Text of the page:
“at the water’s edge” explores trauma, often in the aftermath of sexual violence, and life with a chronic illness. The collection is not as gloomy as its premise sounds; there are moments of playfulness. Initially the use of lower case throughout looks on trend, but it’s not just a fashion or gimmick. It reflects the sense of uncertainty that victims face: did that really happen, is this abuse? And the worry of being disbelieved along with the fear of being retraumatised by recounting what happened. In “age of confusions” a girl still under the age of sexual consent asks,
“you asked if i like dancing
& wondered if i knew how to drive,
i can touch you, you would say,
& we can go dancing together.
did you even care about my age?”
Later in the poem, the girl continues,
“you asked me for my number
before i would leave at the next stop.
i told you give me yours instead.
you recited numbers i did not even listen
as i leapt out in panicked haste.
what is the age of innocence?
what is the age of harsh reality?
should one be coddled like flowers in a garden
or trained ruthlessly like spartan children?
i cried confusions so much that day.”
Girls often carry the extra burden of policing their boundaries and warding off predatory behaviour. For someone still growing up and discovering themselves, being able to identify a question or action as innocent or grooming (offering compliments or gifts with the aim of opening up someone to eventual abuse) is not straightforward. How can the child’s need to be safe and protected be balanced against their need to grow and becoming independent adults?
“my body is not my body” is ambiguous,
“year forward, i’m in a cold whitewashed room, waiting, you probe & prod part of my body like i’m some dead meat. you show me off to others for kicks. it’s hard to be open, to relax. this reflex never passes.
i’m at the age of my own responsibilities, body & otherwise. i’ve learned all I can about my body parts, my body whole. i know what to do. i can’t – you govern my body.
you tell me it’s all my part of body & there’s nothing you can do. but here, take these pills. they’ll control some parts, for now, as they kill the whole.”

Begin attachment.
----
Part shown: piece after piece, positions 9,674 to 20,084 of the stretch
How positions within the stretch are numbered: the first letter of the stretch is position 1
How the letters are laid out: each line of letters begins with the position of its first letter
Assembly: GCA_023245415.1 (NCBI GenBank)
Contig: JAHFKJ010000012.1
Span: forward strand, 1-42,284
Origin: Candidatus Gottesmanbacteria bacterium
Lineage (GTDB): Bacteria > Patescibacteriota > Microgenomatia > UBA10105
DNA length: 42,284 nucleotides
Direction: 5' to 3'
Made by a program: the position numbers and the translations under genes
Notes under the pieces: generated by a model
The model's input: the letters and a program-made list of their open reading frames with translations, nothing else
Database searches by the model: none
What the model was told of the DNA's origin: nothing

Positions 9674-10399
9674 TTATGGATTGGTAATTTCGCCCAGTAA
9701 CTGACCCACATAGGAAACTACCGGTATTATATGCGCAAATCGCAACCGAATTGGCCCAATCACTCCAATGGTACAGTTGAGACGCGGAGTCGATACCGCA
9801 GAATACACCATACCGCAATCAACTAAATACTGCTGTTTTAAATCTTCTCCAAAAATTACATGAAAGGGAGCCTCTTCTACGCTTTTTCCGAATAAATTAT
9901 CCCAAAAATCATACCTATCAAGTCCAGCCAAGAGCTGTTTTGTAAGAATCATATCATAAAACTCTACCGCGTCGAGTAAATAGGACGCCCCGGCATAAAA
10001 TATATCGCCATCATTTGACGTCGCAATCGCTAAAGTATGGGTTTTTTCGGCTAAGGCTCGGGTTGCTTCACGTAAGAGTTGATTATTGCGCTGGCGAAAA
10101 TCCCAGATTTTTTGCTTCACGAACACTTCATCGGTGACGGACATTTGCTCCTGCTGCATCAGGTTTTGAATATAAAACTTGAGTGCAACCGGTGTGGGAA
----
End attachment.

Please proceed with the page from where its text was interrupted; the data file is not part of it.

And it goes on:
It could be interpreted as about illness and medical examinations. It could be treatment for trauma. It is about the sense of being invaded, physical sensations being separated from psychological reactions. The examiner needs the patient to relax, the patient can’t relax whilst being examined. The ability to trust is lost because the ability to control is lost.
“above below” starts with a play on the name Dolores, which was Lolita’s original name in Nabokov’s novel.
“i am not douleur douloureuse dolores
i am joie de vivre joyeuse joy(ous)”
Before a horizontal line, Dolores refuses to be defined by her abuse. Below the horizontal line, the poem continues,
“my world is six senses guiding heart on fire wet kisses wanted
childlike wonder limbs in pirouettes on body wild & free adventures
everywhere & everywhen twin flames soul mates past in past
present in presence future a gift soul unbound soul infinite soul
souled by soul.
glue my soul
& my body whole”
This girl is a fierce survivor. Throughout the collection there are a series of “dolores” poems, inspired by Nabokov’s novel, Adrian Lyne’s film and Dylan Farrow’s testimony of her abuse. “dolores wishes” starts, “i wanted desperately/ that you believe me” and ends imagining that the people she speaks to will say, “i am sorry. i believe you!/ i stand with you.” “dolores doubted” also looks at the aftermath of speaking out,
“people say, ah, his art!
but look unflinchingly,
see it truly.
a genius is a predator.
our blind spots deliberately
refused to see.”
If the accused is famous or adorned with accolades, some find it more difficult to believe that such a person is also capable of abuse. It is devastating to watch someone win more accolades when a victim has seen a very different side to the genius. Some will dismiss the victim’s testimony because their experience is that the predator has only treated them kindly so they don’t relate to what the victim is saying. However, predators are perfectly capable of displaying the right behaviour to influence others’ opinion of them. They play just as much on bystanders’ doubts as their victim’s confusion over boundaries.
The image of the water’s edge with its blurred, changing boundary and fluid expanse encompasses the collection. From the title poem, “beneath the earth, our roots entwined reaching deeper for/ the core & beyond—to love, to nurture, to protect” and the motif of roots occurs throughout the collection; suggestive of the work done privately, internally towards healing. In “at the water’s edge” Nadia Gerrasimenko a coherent collection exploring trauma and its aftermath as a journey towards restoration and healing. Its quiet tones belie its subjects but, like a small stone sends ripples over a lake’s surface as it plunges into the water’s depths, the poems linger after the collection is finished.